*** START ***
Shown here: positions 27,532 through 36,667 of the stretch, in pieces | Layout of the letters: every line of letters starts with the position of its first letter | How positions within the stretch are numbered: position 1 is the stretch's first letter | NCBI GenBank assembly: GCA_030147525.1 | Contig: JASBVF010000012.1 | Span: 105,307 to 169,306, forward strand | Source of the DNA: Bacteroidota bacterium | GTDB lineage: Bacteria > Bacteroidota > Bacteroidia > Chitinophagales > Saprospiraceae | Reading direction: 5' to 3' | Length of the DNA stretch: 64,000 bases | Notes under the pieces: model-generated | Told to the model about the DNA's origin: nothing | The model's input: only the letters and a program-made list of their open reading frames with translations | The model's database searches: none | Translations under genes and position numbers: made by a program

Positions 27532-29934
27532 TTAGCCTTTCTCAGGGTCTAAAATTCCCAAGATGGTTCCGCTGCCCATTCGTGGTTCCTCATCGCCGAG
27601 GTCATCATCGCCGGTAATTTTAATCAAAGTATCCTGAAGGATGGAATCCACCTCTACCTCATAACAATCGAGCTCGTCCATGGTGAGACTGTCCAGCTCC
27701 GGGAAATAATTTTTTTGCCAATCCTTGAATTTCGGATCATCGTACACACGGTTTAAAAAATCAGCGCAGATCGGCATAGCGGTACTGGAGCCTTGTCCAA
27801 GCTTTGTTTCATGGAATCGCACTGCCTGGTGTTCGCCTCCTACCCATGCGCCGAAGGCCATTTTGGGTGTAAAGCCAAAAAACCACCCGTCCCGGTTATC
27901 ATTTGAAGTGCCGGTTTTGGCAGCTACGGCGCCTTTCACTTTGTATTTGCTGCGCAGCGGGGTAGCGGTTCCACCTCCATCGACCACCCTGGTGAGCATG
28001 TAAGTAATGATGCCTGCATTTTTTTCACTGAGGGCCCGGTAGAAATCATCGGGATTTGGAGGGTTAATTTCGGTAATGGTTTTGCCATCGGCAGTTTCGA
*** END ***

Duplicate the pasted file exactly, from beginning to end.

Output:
Shown here: positions 27,532 through 36,667 of the stretch, in pieces | Layout of the letters: every line of letters starts with the position of its first letter | How positions within the stretch are numbered: position 1 is the stretch's first letter | NCBI GenBank assembly: GCA_030147525.1 | Contig: JASBVF010000012.1 | Span: 105,307 to 169,306, forward strand | Source of the DNA: Bacteroidota bacterium | GTDB lineage: Bacteria > Bacteroidota > Bacteroidia > Chitinophagales > Saprospiraceae | Reading direction: 5' to 3' | Length of the DNA stretch: 64,000 bases | Notes under the pieces: model-generated | Told to the model about the DNA's origin: nothing | The model's input: only the letters and a program-made list of their open reading frames with translations | The model's database searches: none | Translations under genes and position numbers: made by a program

Positions 27532-29934
27532 TTAGCCTTTCTCAGGGTCTAAAATTCCCAAGATGGTTCCGCTGCCCATTCGTGGTTCCTCATCGCCGAG
27601 GTCATCATCGCCGGTAATTTTAATCAAAGTATCCTGAAGGATGGAATCCACCTCTACCTCATAACAATCGAGCTCGTCCATGGTGAGACTGTCCAGCTCC
27701 GGGAAATAATTTTTTTGCCAATCCTTGAATTTCGGATCATCGTACACACGGTTTAAAAAATCAGCGCAGATCGGCATAGCGGTACTGGAGCCTTGTCCAA
27801 GCTTTGTTTCATGGAATCGCACTGCCTGGTGTTCGCCTCCTACCCATGCGCCGAAGGCCATTTTGGGTGTAAAGCCAAAAAACCACCCGTCCCGGTTATC
27901 ATTTGAAGTGCCGGTTTTGGCAGCTACGGCGCCTTTCACTTTGTATTTGCTGCGCAGCGGGGTAGCGGTTCCACCTCCATCGACCACCCTGGTGAGCATG
28001 TAAGTAATGATGCCTGCATTTTTTTCACTGAGGGCCCGGTAGAAATCATCGGGATTTGGAGGGTTAATTTCGGTAATGGTTTTGCCATCGGCAGTTTCGA